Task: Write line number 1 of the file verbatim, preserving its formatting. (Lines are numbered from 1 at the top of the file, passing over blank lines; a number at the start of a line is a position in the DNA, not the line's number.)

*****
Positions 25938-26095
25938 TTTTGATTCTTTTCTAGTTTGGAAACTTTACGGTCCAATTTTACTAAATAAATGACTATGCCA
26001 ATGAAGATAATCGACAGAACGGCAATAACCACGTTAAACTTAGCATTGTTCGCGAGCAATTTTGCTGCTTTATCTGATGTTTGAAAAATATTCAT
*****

Positions 25938-26095